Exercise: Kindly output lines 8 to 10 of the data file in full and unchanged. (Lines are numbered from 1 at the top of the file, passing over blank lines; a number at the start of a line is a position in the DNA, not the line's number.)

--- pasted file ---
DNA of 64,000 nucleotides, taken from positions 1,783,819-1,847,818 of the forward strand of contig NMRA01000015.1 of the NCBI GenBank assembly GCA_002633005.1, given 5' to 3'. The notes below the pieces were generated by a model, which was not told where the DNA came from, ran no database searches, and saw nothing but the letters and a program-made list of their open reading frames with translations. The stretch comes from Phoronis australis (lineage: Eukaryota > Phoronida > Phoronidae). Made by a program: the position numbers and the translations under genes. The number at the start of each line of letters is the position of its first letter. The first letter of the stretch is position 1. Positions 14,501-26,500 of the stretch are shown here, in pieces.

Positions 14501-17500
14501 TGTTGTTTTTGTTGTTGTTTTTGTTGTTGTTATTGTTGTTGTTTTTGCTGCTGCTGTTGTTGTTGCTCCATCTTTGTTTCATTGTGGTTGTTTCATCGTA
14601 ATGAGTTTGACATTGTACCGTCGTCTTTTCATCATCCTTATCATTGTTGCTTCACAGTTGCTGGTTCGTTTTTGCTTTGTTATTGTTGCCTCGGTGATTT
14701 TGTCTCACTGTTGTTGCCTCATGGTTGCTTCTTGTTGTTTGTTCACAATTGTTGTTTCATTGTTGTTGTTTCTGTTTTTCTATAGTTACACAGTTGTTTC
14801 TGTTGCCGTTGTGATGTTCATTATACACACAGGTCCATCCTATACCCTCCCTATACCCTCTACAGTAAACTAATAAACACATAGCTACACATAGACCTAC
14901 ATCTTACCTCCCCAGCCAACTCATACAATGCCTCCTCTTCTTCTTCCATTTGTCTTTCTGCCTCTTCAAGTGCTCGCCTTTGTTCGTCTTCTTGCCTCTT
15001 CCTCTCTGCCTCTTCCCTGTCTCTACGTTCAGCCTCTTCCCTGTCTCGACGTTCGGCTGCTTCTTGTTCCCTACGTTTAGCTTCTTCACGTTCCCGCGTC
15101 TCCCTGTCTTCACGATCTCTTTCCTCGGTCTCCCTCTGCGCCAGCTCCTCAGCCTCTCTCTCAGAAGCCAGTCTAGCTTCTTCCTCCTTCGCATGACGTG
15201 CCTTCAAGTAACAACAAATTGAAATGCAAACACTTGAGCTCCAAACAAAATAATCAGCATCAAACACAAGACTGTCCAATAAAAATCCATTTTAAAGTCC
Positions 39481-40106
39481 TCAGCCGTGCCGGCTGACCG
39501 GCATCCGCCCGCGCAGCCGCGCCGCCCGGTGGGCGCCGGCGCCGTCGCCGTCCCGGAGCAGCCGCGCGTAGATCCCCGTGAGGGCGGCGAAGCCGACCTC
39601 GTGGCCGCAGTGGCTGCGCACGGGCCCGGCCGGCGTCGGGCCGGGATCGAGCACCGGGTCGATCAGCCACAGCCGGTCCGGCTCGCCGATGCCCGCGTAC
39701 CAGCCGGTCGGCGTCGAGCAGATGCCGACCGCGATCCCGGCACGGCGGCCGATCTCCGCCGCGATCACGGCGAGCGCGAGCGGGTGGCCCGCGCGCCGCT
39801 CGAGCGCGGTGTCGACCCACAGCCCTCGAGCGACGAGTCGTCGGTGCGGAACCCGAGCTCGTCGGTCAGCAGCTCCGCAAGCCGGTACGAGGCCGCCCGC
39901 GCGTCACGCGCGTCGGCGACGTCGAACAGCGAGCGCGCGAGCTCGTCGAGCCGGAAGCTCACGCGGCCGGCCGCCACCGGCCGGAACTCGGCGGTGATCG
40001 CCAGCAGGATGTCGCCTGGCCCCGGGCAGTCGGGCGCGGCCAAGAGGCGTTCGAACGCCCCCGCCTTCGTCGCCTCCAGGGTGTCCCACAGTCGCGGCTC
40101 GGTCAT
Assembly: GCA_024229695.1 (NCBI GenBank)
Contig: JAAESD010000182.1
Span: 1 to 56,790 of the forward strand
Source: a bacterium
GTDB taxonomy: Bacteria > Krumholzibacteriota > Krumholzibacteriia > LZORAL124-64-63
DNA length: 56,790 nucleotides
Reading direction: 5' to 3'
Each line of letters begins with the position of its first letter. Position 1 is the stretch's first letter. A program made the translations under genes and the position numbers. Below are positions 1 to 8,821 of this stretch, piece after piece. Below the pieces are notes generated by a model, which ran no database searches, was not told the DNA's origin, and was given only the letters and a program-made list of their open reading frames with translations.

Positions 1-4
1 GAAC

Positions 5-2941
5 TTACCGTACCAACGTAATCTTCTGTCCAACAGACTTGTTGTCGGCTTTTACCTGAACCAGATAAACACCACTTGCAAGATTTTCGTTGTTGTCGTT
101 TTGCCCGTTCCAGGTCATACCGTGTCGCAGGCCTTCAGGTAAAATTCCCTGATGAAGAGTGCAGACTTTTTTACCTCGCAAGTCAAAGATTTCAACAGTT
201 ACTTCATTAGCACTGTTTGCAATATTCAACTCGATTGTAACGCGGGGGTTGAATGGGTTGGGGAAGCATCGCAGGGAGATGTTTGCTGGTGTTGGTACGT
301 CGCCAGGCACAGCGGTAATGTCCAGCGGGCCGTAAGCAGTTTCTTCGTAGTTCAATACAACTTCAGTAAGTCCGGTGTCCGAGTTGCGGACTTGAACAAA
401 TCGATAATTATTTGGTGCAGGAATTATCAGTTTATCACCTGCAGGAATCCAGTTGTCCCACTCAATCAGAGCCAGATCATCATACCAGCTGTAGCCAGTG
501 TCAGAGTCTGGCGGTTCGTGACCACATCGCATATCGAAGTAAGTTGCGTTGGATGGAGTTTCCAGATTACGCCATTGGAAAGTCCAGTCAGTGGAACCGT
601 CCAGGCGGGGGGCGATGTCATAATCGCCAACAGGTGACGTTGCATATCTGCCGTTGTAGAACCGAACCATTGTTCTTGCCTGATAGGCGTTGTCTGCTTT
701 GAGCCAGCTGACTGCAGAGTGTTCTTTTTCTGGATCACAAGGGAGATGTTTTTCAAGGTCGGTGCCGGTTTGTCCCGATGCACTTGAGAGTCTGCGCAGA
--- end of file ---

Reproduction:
15001 CCTCTCTGCCTCTTCCCTGTCTCTACGTTCAGCCTCTTCCCTGTCTCGACGTTCGGCTGCTTCTTGTTCCCTACGTTTAGCTTCTTCACGTTCCCGCGTC
15101 TCCCTGTCTTCACGATCTCTTTCCTCGGTCTCCCTCTGCGCCAGCTCCTCAGCCTCTCTCTCAGAAGCCAGTCTAGCTTCTTCCTCCTTCGCATGACGTG
15201 CCTTCAAGTAACAACAAATTGAAATGCAAACACTTGAGCTCCAAACAAAATAATCAGCATCAAACACAAGACTGTCCAATAAAAATCCATTTTAAAGTCC